Ageas SA (AGS), the majority owner of Belgium’s biggest life insurer, reported insurance profit that beat analyst estimates and announced a stock buyback as a lockup on 78.9 million shares held by BNP Paribas SA (BNP) expires.
Second-quarter profit from insurance operations was 147.6 million euros ($182.8 million) compared with a loss of 23.6 million euros a year earlier, the Brussels-based company said today in a statement. Analysts had projected insurance profit of 133.5 million euros, the average of three estimates in a Bloomberg News survey.
Claim payments and other expenses as a percentage of premiums fell to less than 100 percent for the first time since 2008, indicating profitable underwriting after Ageas raised premium rates and claims fell. The insurer will spend as much as 200 million euros on buybacks, or half the amount it got last month from a settlement with ABN Amro Group NV. The buyback announcement coincided with the end of a six-month lockup, which barred BNP Paribas from selling the Ageas shares it got from the conversion of Fortis Bank SA’s hybrid bonds.
“Especially U.K. and Belgian non-life results were strong,” Albert Ploegh, an analyst at ING Groep NV in Amsterdam who recommends buying the shares, wrote in an investor note. “Belgian life was weaker, explained by higher effective tax rate and lower reinvestment yields.”
Ageas rose 5.2 percent to 1.734 euros at the close of trading on Euronext Brussels, the highest value since March 20. The shares have produced a return of 49 percent, including reinvested dividends, for investors in the past 12 months. That’s more than double the 18 percent return of the Stoxx Insurance 600 Index in the same period, according to data compiled by Bloomberg.
The insurer said it held 1.5 billion euros of available cash at the end of June after the settlements with Fortis Bank, BNP Paribas and ABN Amro brought in almost 1.07 billion euros in the first half.
Shareholders’ equity, excluding the value of a call option on the BNP Paribas shares held by the Belgian government, rose to 8.69 billion euros from 8.1 billion euros at the end of March.
Unrealized gains on its sovereign bond holdings, which account for 53 percent of the insurer’s investments, increased by 293 million euros in the quarter to 1.25 billion euros at the end of June, driven by gains in Belgian, Austrian and French bonds. Paper losses on Portuguese debt also narrowed.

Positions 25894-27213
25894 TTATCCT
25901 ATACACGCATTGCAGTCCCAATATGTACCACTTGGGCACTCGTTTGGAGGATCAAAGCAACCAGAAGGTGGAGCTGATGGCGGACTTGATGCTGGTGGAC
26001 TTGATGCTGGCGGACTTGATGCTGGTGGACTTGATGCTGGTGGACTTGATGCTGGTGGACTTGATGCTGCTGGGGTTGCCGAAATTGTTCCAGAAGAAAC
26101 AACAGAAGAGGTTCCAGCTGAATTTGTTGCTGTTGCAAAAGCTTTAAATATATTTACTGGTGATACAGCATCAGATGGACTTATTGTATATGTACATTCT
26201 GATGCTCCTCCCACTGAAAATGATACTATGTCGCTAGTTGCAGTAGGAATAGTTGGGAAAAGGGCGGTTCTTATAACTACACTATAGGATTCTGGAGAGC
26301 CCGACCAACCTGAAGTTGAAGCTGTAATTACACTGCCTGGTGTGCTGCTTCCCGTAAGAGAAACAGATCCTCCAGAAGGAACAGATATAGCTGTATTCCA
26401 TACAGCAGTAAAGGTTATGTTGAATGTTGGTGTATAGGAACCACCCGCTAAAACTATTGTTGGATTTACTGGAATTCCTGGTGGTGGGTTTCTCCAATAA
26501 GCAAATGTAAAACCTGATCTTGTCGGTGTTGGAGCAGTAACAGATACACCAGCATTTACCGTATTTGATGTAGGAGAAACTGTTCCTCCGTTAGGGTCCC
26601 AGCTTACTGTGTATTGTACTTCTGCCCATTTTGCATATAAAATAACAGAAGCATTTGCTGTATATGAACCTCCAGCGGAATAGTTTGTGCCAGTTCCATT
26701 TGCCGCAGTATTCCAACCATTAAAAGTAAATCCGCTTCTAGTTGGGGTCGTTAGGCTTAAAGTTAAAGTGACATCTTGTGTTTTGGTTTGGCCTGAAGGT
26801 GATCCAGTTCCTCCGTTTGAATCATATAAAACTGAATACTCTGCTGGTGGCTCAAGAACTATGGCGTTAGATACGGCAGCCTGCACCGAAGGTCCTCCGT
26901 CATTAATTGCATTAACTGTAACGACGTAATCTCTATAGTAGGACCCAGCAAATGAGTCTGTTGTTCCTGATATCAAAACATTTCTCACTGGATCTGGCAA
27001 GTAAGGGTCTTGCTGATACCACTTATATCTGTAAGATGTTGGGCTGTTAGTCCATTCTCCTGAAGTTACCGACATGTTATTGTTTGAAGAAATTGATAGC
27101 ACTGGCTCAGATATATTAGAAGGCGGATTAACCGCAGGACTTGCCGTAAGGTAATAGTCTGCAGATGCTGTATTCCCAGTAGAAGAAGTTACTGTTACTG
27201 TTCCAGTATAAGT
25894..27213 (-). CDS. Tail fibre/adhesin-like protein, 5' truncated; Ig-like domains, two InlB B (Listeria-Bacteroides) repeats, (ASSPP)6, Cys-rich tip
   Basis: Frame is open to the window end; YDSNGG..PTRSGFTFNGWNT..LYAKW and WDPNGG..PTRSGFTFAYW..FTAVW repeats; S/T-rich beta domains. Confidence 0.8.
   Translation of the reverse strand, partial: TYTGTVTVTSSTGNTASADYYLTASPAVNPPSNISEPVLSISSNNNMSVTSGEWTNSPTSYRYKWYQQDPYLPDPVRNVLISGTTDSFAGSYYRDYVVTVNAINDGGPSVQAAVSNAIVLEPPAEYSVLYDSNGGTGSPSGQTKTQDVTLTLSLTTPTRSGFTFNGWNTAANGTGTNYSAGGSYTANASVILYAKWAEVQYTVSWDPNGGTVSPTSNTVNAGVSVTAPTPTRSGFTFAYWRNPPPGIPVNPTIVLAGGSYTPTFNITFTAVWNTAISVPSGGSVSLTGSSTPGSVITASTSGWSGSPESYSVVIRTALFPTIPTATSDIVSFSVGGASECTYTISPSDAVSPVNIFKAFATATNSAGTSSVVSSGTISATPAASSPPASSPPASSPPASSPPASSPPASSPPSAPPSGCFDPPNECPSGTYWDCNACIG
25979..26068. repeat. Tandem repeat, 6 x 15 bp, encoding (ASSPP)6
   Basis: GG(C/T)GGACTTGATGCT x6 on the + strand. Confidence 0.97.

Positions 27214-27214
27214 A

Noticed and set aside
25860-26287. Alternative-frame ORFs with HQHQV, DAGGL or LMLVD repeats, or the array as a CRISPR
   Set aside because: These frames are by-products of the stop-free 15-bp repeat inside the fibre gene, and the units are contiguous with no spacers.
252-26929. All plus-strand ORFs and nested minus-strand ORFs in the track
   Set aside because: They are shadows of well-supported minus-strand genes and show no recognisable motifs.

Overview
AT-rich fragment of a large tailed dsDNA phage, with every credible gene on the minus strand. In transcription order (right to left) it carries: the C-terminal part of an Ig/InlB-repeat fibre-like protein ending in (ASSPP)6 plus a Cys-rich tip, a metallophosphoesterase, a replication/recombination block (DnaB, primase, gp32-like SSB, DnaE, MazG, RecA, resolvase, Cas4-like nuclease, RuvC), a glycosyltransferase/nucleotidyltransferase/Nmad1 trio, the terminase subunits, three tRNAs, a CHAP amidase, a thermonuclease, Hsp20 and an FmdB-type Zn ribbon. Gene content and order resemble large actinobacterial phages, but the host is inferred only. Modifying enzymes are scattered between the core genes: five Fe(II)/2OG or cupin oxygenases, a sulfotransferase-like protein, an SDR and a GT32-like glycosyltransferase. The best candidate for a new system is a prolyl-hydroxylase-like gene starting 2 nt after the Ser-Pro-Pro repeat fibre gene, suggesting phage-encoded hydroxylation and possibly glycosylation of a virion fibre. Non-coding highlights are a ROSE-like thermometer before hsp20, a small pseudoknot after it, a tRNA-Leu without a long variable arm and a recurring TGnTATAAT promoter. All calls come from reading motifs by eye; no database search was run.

The insurer also said it agreed to buy as much as 2 billion euros of infrastructure loans in the next two to three years in a partnership with Natixis (KN) SA, seeking to restore investment yields after selling most of its higher-yielding Italian and Spanish government bonds.
“Given the large exposure to lower yielding sovereigns, the de-risked balance sheet and strong capital position, the decision to re-risk partly is understandable,” ING’s Ploegh wrote.
The overall investment yield in the first half has shrunk about 12 basis points from the same period a year earlier, Chief Executive Officer Bart De Smet told analysts and investors on a conference call.
Belgium’s AG Insurance SA is pricing life-insurance contracts to get an investment margin of about 90 basis points, he said. AG also started charging a management fee of 30 basis points on funds under management for Belgian life inflows to compensate for lower investment yields.
Ageas reduced the value of the BNP call option by an additional 87 million euros in the quarter to 117 million euros at the end of June. BNP Paribas shares are trading for less than half of the 66.672 euro-a-share strike price of the option. The insurer also took a 38 million-euro loss in the quarter on the value of its 44.7 percent stake in Royal Park Investments SA, the company set up in May 2009 to take over a pool of distressed debt securities from Fortis Bank.
To contact the reporter on this story: John Martens in Brussels at email@example.com
To contact the editor responsible for this story: Jerrold Colten at firstname.lastname@example.org